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Coal-free record for Northern Ireland power grid

The grid in Northern Ireland operated without coal between April 11 April and May 7 - a total of 25 days.

THE north has just completed a record length of time without using coal-fired electricity generation on the power system.

New analysis from SONI, (System Operator for Northern Ireland) shows that the grid in Northern Ireland operated without coal between April 11 April and May 7 - a total of 25 days.

This was replicated in the Republic, meaning that this is the longest period of time the island's integrated electricity system has run without coal since the all-island electricity market was introduced in 2007.

Over the 25-day period, gas made up 60 per cent of the fuel mix, while renewable energy, mainly wind, accounted for 30 per cent. Coal-fired generation was available during this period but was not as competitive as other generators.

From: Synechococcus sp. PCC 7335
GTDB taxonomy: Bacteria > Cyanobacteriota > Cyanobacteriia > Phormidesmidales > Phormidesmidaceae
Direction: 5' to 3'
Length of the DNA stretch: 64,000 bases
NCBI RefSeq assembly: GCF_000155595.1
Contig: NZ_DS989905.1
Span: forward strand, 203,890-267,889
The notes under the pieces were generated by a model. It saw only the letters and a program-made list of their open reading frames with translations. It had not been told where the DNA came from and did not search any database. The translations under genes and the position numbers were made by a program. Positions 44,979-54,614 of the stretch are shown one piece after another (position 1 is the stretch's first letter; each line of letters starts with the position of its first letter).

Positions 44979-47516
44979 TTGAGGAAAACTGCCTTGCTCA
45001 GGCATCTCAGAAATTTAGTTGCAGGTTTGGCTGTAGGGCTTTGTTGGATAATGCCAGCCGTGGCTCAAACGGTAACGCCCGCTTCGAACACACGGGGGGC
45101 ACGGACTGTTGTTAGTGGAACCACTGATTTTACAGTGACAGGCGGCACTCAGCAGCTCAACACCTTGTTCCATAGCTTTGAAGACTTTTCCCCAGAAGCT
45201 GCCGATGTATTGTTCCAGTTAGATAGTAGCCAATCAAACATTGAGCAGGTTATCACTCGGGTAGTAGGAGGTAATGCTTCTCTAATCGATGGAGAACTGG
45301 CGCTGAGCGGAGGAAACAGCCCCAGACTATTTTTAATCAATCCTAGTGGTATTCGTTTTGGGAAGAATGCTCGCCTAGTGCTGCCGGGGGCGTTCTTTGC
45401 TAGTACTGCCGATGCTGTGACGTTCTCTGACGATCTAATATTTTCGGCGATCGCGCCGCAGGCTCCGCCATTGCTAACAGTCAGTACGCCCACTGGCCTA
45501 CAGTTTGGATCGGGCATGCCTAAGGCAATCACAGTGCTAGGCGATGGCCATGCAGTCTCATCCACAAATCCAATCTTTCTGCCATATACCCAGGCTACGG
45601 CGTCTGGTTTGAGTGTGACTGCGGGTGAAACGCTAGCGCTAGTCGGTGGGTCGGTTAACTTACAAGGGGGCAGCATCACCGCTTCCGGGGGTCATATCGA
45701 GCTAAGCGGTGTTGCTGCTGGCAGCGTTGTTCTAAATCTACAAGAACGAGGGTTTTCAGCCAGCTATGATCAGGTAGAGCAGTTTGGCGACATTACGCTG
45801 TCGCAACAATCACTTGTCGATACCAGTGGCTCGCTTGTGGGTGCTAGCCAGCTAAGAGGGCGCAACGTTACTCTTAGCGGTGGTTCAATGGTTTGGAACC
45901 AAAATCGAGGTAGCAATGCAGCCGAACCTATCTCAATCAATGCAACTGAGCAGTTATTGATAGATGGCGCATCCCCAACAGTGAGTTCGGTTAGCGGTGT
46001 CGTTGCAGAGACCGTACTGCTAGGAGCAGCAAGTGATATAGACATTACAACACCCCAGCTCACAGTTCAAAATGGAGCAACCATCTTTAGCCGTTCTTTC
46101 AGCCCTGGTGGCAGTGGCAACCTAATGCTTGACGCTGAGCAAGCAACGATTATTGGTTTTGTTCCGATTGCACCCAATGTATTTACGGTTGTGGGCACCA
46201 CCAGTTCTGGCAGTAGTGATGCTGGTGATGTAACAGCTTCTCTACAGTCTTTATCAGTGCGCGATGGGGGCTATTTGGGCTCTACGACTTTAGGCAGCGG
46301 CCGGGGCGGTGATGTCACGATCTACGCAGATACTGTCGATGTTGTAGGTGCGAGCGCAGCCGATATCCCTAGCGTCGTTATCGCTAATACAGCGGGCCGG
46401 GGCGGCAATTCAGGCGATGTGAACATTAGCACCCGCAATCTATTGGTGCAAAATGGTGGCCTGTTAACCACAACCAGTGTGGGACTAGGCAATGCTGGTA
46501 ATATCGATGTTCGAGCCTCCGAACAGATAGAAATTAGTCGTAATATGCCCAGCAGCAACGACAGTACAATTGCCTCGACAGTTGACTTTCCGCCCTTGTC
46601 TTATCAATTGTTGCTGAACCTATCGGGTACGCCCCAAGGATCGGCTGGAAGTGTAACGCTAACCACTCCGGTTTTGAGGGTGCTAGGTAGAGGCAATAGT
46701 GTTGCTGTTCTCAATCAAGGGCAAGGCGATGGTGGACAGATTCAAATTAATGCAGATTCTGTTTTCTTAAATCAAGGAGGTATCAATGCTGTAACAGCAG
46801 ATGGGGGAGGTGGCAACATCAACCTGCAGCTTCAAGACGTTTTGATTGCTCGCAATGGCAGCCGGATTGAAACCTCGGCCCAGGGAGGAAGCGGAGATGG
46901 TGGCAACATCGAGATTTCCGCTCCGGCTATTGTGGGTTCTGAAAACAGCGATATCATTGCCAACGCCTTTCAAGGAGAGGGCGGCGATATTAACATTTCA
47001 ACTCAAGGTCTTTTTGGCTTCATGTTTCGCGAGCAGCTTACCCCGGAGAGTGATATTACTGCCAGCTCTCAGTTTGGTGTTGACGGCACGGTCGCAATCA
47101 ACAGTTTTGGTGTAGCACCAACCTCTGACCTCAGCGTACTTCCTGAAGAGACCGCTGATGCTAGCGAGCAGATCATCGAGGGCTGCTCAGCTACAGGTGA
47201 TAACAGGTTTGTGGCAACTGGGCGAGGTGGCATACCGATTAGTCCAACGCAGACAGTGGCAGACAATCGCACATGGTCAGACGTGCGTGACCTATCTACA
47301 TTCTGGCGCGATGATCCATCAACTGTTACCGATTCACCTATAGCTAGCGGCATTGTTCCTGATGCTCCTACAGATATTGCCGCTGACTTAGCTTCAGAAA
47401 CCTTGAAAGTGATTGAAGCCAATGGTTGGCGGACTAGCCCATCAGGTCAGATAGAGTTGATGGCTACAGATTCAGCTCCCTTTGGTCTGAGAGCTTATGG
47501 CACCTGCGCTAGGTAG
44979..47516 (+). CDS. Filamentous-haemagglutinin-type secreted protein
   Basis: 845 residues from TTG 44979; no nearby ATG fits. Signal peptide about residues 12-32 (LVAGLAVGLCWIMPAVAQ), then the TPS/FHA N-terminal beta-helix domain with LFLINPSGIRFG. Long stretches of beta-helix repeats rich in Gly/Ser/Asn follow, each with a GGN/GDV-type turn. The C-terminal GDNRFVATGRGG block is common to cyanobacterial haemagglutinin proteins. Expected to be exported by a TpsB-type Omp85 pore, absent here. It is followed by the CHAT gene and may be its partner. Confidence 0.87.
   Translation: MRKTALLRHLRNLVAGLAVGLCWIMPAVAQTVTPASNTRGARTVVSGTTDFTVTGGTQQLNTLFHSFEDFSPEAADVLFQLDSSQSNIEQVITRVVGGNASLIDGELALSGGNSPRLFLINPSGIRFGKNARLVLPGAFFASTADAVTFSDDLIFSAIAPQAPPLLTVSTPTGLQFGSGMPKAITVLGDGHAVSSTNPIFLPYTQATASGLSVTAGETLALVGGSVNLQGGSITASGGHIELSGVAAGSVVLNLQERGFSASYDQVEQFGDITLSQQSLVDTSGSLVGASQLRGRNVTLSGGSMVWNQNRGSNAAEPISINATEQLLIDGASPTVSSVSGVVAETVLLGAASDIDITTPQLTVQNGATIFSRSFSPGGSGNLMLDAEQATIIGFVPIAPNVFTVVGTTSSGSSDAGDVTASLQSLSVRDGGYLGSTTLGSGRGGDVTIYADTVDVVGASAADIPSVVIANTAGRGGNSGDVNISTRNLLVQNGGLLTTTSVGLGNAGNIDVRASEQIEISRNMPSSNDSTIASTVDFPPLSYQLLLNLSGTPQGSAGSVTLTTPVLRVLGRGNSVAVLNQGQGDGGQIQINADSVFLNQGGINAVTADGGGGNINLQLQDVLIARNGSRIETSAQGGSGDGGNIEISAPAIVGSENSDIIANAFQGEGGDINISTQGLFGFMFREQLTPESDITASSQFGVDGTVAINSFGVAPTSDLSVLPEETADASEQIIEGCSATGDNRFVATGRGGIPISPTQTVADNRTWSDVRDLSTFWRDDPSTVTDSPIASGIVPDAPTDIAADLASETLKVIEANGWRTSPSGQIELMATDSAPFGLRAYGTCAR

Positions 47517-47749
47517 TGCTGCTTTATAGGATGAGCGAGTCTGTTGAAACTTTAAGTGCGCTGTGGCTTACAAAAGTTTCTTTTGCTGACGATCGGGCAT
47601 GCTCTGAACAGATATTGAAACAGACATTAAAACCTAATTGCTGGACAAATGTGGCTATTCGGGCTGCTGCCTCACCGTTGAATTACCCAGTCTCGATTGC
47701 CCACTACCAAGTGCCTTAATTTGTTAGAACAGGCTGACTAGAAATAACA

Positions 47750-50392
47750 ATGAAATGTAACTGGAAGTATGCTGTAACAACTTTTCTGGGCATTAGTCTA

Robin McCormick, general manager of SONI described it as a "really positive development".

“We at SONI are acutely aware of the challenges facing Northern Ireland in terms of meeting our greenhouse gas emission targets through the deployment of more renewable energy on the grid,” he said.

The electricity grid on the island of Ireland is world-leading when it comes to the amount of renewable energy on the power system, handling up to 65 per cent at any given time.

Last year, 38 per cent of Northern Ireland's electricity came from renewable energy sources, a new record.

The target set for the electricity system in Northern Ireland is for 40 per cent of electricity to come from renewable sources by 2020.

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